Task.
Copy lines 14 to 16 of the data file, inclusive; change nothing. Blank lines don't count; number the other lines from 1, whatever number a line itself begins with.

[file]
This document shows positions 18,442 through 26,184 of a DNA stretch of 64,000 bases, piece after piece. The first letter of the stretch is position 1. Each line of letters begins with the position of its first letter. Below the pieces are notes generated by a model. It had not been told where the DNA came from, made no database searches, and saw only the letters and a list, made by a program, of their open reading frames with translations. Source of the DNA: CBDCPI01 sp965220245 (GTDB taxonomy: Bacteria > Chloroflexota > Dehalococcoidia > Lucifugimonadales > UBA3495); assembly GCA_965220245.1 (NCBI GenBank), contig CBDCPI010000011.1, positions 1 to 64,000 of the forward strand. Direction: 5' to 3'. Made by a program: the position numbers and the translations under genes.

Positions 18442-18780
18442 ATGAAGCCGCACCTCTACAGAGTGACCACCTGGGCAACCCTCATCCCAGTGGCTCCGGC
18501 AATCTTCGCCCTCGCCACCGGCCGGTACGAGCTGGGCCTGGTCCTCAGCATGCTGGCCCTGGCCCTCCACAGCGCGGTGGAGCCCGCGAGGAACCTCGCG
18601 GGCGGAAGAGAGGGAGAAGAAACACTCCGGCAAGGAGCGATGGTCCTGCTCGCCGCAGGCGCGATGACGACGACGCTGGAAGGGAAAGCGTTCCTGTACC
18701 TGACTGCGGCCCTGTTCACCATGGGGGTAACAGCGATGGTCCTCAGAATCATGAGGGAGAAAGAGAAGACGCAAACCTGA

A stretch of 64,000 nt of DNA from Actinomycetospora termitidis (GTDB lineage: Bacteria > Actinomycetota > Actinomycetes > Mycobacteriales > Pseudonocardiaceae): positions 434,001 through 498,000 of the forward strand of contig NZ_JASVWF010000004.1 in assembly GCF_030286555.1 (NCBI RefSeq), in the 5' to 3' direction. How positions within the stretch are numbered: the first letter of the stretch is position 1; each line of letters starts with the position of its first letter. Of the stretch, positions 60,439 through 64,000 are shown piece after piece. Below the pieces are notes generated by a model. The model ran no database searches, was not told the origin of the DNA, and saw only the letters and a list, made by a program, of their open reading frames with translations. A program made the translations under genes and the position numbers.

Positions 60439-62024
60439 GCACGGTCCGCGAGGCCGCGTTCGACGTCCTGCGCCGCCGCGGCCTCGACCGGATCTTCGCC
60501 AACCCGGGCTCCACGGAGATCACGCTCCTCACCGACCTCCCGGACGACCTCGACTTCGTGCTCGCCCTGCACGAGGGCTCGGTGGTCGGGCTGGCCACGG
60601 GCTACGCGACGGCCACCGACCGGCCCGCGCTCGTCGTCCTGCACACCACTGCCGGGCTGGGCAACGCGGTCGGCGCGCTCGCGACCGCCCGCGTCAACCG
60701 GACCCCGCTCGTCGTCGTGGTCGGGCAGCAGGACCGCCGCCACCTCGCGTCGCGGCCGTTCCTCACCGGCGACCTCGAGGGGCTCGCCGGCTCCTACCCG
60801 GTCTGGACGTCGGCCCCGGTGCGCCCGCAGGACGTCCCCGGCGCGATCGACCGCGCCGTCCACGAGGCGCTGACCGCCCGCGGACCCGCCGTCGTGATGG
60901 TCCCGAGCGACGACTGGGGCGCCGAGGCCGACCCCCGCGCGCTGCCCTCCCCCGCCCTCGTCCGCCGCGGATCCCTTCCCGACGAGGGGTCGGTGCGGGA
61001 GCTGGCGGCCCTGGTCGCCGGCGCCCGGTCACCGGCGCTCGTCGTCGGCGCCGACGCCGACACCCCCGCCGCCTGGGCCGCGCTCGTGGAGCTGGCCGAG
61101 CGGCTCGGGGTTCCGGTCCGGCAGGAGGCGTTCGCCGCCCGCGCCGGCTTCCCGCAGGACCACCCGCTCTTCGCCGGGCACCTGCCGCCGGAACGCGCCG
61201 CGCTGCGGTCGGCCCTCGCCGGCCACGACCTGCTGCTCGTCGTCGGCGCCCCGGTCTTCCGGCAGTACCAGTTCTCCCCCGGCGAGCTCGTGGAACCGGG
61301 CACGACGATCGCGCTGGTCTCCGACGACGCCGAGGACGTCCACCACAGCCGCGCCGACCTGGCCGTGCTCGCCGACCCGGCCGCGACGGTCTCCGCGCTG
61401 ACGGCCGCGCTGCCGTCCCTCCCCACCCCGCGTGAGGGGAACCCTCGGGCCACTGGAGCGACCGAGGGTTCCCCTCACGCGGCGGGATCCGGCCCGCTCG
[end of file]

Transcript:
60901 TCCCGAGCGACGACTGGGGCGCCGAGGCCGACCCCCGCGCGCTGCCCTCCCCCGCCCTCGTCCGCCGCGGATCCCTTCCCGACGAGGGGTCGGTGCGGGA
61001 GCTGGCGGCCCTGGTCGCCGGCGCCCGGTCACCGGCGCTCGTCGTCGGCGCCGACGCCGACACCCCCGCCGCCTGGGCCGCGCTCGTGGAGCTGGCCGAG
61101 CGGCTCGGGGTTCCGGTCCGGCAGGAGGCGTTCGCCGCCCGCGCCGGCTTCCCGCAGGACCACCCGCTCTTCGCCGGGCACCTGCCGCCGGAACGCGCCG